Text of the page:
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West Champaran

West Champaran

West Champaran
Commissionary: Tirhut
Headquarters: Bettiah
Sub-divisions: Bettiah, Bagaha, Narkatiaganj
Population: 23,33,666 (23 lakh)
Area: 4,249.90 square feet
Height above sea level: 113 metres
(Summer) Maximum: 48°C Minimum: 20°C
(Winter) Maximum: 28°C Minimum 2°C
Rainfall: 186 cm
Best season to visit the place: November to February
Rail connectivity: Nearest station: Bettiah (Muzaffarpur-Narkatiaganj rail route)
Main railway stations: Patna, Hajipur
Air connectivity: Nearest airport- Patna

Main Spots of tourist Interest

Historical Importance

Besides Bodh Gaya, Rajgir, Nalanda and Vaishali, West Champaran is considered to be an important place having remains of Buddhist era. According to Buddhist’s scripture, when Gautam Buddha left his home along with his companion (sarthi) Chandak he changed his attire at this place only. He dropped his princely dress, cut his hair and became a bhikshu. During the last phase of his life, Buddha returned to Kushinagar via Vaishali and Kesariya where he attained Mahaparinirvan. According to historians, after third Buddhist conference held in Patliputra, Emperor Ashoka visited above mentioned places and finally reached Kapilavastu.

From 241-42 BC Ashoka the great got constructed Ashokan Pillars at Areraj, Lauriya and Rampurva. In India, besides these places, Ashokan Pillar could be found in Delhi, Allahabad, Sanchi and Sarnath. Emperor Ashok had got engraved message of peace, love and brotherhood on pillars at Allahabad, Rampurva, Lauriya-Nandgarh and Lauriya Areraj. The culture of West Champaran, situated in the north-west Bihar, was glittering at a time when Vedic litterateurs had crossed Sadaneera river (now Gandhak river) under their Eastern campaign.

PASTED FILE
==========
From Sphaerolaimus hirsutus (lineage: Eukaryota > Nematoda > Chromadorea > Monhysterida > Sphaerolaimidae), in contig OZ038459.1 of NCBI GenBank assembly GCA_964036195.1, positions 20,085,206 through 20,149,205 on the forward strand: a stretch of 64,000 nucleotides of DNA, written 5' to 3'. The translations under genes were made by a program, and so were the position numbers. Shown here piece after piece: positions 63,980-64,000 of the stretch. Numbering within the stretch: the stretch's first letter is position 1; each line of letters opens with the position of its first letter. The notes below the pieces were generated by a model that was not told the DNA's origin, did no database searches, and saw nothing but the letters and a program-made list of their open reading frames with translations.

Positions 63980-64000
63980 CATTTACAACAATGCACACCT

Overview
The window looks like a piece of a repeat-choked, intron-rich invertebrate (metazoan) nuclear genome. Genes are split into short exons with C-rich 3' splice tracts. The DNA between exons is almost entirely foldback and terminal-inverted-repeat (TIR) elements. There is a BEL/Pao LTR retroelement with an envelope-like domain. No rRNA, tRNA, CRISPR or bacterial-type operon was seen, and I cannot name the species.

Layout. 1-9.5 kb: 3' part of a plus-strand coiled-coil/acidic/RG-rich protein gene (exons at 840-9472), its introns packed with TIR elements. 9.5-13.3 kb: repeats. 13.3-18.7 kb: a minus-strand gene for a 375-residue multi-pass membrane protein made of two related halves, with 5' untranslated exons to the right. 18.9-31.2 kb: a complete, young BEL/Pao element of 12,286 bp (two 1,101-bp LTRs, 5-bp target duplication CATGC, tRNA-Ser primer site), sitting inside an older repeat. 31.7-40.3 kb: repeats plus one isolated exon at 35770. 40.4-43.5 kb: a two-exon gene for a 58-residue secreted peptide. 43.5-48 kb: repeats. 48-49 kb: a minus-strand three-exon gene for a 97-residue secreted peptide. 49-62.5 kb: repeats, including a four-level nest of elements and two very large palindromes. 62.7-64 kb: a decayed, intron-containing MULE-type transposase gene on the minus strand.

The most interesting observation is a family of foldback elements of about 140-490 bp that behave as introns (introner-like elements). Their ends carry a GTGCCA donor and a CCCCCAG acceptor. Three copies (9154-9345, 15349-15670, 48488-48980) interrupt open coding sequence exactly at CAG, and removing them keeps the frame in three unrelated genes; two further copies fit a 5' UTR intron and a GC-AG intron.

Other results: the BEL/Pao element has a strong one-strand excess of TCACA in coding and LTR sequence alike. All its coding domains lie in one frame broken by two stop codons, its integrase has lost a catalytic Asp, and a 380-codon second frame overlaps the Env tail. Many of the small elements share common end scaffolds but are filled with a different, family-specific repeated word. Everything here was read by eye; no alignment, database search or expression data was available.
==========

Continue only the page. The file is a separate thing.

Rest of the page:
This place had been epicentre of Oriental and Eastern traditions.

Several great men in the ancient times like king Janak of Ramayan era, poet Valmiki, Kaurav-Pandav (Mahabharat era), Gautam Buddha (6th century BC), Vajisangh, Chanakya, Chandragupta Maurya, Emperor Ashoka (2nd century BC- 6th Century BC) have been associated with this place. In 1627 AD king Ugrasen Singh, who belonged to Kashyap Gotra of Jetharia clan, had got Bettiah from Shahjahan who was ruler of Delhi. The last ruler of Bettiah Raj, king Harendra Kishore Singh, ruled till 1884 AD. He had two wives and one of her them at the age of 23 sat on the throne and she ruled till 1897 AD.

Places of Tourist Interests

Ashokan Pillar, Lauriya Nandangarh
Location: Lauriya Nandangarh is situated 25 km north-west from Bettiah and 3 km west on Valmiki road.